You simply must click this link to see the current lighting.

But I am not so keen on the effect when I discovered these photos at the Herald Sun electric newspaper. I hope the coloured lighting is used sparingly, perhaps just for special occasions.

Tuesday, July 31, 2018


If you find scenes of car accidents very distressing for whatever reason, then move on and don't watch this, but it is very worthy.

ANCAP is the organisation that tests cars for safety in the event of a car crash in Australia and I think New Zealand. I don't know what the letters stand for, nor who funds the body who does the testing. It gives cars a star rating system and only cars that reach five stars are allowed to be sold in Australia. But if you are looking at buying a car a few years old, and you note it has a five star rating, that is just not the same as a five star rating for a brand new car. Safety standards are improving constantly.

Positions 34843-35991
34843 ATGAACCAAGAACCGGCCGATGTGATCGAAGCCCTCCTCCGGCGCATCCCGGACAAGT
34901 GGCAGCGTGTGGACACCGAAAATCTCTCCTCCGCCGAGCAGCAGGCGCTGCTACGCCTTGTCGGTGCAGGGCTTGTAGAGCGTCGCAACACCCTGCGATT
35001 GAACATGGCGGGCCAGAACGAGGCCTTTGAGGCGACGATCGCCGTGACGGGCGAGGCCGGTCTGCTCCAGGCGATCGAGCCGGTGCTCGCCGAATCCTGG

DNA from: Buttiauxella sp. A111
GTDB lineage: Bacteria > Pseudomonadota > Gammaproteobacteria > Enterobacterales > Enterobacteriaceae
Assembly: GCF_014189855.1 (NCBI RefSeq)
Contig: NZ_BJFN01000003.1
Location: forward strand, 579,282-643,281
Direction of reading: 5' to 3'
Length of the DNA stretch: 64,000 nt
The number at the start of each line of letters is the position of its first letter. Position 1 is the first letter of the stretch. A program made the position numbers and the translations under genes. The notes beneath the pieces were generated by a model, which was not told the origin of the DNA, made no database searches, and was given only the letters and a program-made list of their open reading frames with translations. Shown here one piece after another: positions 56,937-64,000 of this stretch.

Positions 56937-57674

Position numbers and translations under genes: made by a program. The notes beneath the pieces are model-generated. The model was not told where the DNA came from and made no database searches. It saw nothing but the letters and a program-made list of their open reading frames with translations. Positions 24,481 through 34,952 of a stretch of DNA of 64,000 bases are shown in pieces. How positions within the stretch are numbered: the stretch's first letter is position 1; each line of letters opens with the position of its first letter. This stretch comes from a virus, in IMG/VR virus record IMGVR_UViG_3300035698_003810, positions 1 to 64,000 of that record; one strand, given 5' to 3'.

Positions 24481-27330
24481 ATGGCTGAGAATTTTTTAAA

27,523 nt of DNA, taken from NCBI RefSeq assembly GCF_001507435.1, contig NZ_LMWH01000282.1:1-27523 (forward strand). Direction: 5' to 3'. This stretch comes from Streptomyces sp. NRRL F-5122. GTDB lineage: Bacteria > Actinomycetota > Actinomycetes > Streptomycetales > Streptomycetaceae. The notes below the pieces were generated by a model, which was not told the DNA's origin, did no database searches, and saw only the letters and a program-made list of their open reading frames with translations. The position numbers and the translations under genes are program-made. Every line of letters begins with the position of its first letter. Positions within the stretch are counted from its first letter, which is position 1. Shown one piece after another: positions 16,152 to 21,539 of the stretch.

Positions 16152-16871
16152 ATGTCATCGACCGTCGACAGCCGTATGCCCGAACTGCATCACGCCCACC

You can see the headline to the video, 1998 Toyota Corolla hitting a 2015 Toyota Corolla. The result might be more dramatically different if a 2018 model was used fitted with side airbags. At work I often drive a 2016 Toyota Corolla. While on the ANCAP website, you see real people behind the steering wheels before switching over to the crash test dummies, still the video with only the crash test dummies is frightening for those of us who drive an older car, like our second car. It goes on a bit, so if you are in a hurry, skip to 30 seconds and then on to 1:40. Actually, it worth watching the first part, as you see the multiple airbags inflate.

Monday, July 30, 2018

Monday Mural

Check out the Monday mural posts by Sami, Jackie and Grace.